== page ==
360 | The God Who Sees

360 | The God Who Sees - Rackcdn.com86887a1268c6fb8e243b-c8f217bd332874283a7a2905cf7e2325.ssl.cf2.rackcdn.com ›...

0 downloads 228 Views 4MB Size

SUNDAY, JUNE 7, 2020

In Genesis 15, we find Abram in a bit of a panic. He asks the Lord, “What can you give me since I remain childless (v. 2)?” God takes Abram outside and invites him to “Look up at the sky and count the stars—if indeed you can count them.” Abram is probably thinking, “This is nice, but what does it have to do with kids and grandkids.” Then the Lord tells him, “So shall your offspring be (v. 5).” In one of the more remarkable passages in the Old Testament, we read, “Abram believed the Lord, and he credited it to him as righteousness (v. 6).” As we roll into Genesis 16, Abram is not nearly as steady. Sarai is desperate as well. In chapter 12, Abram devises a scheme that goes horribly wrong. Now it’s Sarai’s turn. She imagines she has the perfect remedy for an otherwise impossible situation. By the end of the story, no one is more miserable than Sarai. If Abram ever longed for a “do-over,” I imagine this is it. This will not be Abram’s only mistake but it will be his most consequential. In the middle of an unfortunate story, however, we find a remarkable portrait of grace. An Egyptian slave girl has an encounter with the living God and discovers God cares deeply for those the world has all but forgotten.

COPYRIGHT 2020 Paul Kemp and Christ Church, all rights reserved. Feel free to make copies for distribution in personal and/or small group Bible Study. Unless otherwise indicated, Scripture quotations are from the Holy Bible, New International Version®. NIV®. Copyright © 1973, 1978, 1984, 2011 by Biblica, Inc.™ Used by permission of Zondervan. All rights reserved worldwide. www.zondervan.com

SARAI’S SCHEME (vv. 1-4)


Now Sarai, Abram’s wife, had borne him no children. But she had an Egyptian slave named Hagar; 2  so she said to Abram, “The Lord has kept me from having children. Go, sleep with my slave; perhaps I can build a family through her.”

7  The


Abram agreed to what Sarai said. 3  So after Abram had been living in Canaan ten years, Sarai his wife took her Egyptian slave Hagar and gave her to her husband to be his wife. 4 He slept with Hagar, and she conceived. 1.

Verse 1 reminds us that Abram and Sarai remain childless. Who does Sarai seem to blame for her predicament?

2. Sarai adopts an ancient custom of offering her handmaiden to her husband as a surrogate mother. What does Sarai hope to achieve by offering Hagar to Abram?

angel of the Lord found Hagar near a spring in the desert; it was the spring that is beside the road to Shur. 8 And he said, “Hagar, slave of Sarai, where have you come from, and where are you going?” “I’m running away from my mistress Sarai,” she answered. 9 Then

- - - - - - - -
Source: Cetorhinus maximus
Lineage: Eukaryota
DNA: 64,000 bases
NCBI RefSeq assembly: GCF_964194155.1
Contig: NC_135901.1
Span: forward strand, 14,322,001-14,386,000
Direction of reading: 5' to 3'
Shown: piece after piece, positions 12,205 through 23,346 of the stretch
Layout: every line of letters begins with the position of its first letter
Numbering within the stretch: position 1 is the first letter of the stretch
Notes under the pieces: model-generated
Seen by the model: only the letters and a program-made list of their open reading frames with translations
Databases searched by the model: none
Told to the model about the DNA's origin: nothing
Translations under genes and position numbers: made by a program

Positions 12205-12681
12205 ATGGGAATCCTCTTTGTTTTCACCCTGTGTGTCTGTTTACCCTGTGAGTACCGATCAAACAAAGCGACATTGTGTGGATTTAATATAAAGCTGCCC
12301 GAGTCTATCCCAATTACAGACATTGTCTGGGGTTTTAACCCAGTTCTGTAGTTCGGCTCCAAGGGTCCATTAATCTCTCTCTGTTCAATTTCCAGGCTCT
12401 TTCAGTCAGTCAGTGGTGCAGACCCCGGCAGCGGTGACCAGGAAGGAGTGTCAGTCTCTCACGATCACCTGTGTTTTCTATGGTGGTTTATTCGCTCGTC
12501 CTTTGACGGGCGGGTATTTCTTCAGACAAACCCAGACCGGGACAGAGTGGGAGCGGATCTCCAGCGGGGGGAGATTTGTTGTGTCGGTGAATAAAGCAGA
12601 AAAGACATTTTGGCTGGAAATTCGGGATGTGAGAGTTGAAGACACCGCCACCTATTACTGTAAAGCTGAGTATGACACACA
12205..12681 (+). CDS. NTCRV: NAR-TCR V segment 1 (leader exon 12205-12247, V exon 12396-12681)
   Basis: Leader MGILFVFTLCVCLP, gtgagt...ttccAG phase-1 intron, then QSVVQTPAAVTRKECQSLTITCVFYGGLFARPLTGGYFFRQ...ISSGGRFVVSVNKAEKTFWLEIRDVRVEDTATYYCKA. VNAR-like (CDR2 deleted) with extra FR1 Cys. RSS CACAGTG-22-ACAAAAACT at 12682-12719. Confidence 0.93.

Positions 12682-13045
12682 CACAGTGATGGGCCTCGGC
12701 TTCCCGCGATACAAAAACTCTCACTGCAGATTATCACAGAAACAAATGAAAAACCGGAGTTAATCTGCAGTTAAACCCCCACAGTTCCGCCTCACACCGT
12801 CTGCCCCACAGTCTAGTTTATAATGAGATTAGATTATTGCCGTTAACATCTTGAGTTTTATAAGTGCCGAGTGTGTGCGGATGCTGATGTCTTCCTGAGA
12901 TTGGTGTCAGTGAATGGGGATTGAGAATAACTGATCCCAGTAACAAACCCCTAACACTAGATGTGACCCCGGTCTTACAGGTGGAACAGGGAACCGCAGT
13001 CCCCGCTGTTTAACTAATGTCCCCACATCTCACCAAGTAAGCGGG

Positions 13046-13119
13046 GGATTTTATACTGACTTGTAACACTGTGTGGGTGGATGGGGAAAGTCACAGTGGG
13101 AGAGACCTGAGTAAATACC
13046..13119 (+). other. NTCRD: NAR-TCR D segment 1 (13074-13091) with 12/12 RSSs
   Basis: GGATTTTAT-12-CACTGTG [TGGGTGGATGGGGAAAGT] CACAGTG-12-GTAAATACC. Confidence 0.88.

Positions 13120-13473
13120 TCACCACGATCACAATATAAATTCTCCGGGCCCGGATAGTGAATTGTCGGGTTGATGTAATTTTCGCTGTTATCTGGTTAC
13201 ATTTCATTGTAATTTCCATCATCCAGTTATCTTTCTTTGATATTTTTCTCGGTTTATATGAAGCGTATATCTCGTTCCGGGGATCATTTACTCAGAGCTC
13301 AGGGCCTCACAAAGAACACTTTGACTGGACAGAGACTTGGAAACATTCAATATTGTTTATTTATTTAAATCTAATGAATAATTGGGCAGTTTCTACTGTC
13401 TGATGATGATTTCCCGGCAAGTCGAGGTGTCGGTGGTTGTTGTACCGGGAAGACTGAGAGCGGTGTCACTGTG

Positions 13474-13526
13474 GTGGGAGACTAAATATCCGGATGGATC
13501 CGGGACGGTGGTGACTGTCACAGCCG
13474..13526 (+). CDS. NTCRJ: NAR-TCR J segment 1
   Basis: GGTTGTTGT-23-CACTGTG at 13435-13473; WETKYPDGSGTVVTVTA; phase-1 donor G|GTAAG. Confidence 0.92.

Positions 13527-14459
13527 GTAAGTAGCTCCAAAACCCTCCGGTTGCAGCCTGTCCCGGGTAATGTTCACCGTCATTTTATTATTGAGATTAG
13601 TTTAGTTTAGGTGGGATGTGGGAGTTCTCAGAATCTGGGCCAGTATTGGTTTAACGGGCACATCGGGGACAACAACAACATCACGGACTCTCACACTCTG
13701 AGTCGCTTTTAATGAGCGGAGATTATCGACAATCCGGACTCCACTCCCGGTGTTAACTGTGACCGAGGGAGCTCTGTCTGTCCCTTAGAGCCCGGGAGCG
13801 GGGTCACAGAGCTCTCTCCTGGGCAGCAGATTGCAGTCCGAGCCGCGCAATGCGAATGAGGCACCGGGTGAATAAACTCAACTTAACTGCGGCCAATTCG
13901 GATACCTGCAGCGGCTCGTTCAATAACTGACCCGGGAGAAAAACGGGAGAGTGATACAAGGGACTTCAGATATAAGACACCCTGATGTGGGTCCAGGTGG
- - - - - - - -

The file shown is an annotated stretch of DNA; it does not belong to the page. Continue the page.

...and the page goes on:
the angel of the Lord told her, “Go back to your mistress and submit to her.” 10 The angel added, “I will increase your descendants so much that they will be too numerous to count.” 11  The

angel of the Lord also said to her: “You are now pregnant and you will give birth to a son. You shall name him Ishmael,  g for the Lord has heard of your misery. 12 He will be a wild donkey of a man; his hand will be against everyone and everyone’s hand against him, and he will live in hostility toward all his brothers.” 13  She

THE SCHEME GOES HORRIBLY WRONG (vv. 4-6) When she knew she was pregnant, she began to despise her mistress. 5  Then Sarai said to Abram, “You are responsible for the wrong I am suffering. I put my slave in your arms, and now that she knows she is pregnant, she despises me. May the Lord judge between you and me.” 6 “Your

slave is in your hands,” Abram said. “Do with her whatever you think best.” Then Sarai mistreated Hagar; so she fled from her. 1. In an honor/shame culture, few things brought more shame to a woman than the inability to have children. Hagar responds predictably by despising her mistress. How does Hagar’s response inflame an already tense situation? 2.

Who does Sarai seem to blame for her predicament?

3. How does Abram respond? How might we have expected Abram to respond? How does Abram’s response inflame an already tense situation? 4. How does Sarai respond to Abram’s passivity? How does Sarai’s response inflame an already tense situation? 5. How different is this reality from what Sarai might have initially hoped to achieve?

gave this name to the Lord who spoke to her: “You are the God who sees me,” for she said, “I have now seen the One who sees me.” 14  That is why the well was called Beer Lahai Roi; it is still there, between Kadesh and Bered. 15  So

Hagar bore Abram a son, and Abram gave the name Ishmael to the son she had borne. 16  Abram was eighty-six years old when Hagar bore him Ishmael. 1. How do you think Abram and Sarai felt about Hagar’s departure? 2. Why do you think the Lord pursued her? 3. The Lord seems to be fond of asking “where” questions. He asks Adam, “Where are you?” He asks Cain, “Where is Able?” He asks Hagar, “Where are you coming from, and where are you going?” What is the significance of each of these questions? Why is it important for Hagar to consider where she is coming from and where she is going? 4. On a deeper level, why is it important for us to consider where we are coming from and where we are going? From a big picture perspective, how should we answer the question? How should your answer shape the way you live? …approach difficulty and hardship? 5. What does the Lord promise Hagar? 6. Does the Lord promise things will get easier for Hagar once she returns? Why not? 7. Will following God always make things easier for us? Why or why not? 8. What does Hagar learn from her encounter with the Lord? 9. What do we learn from Hagar’s encounter with the Lord?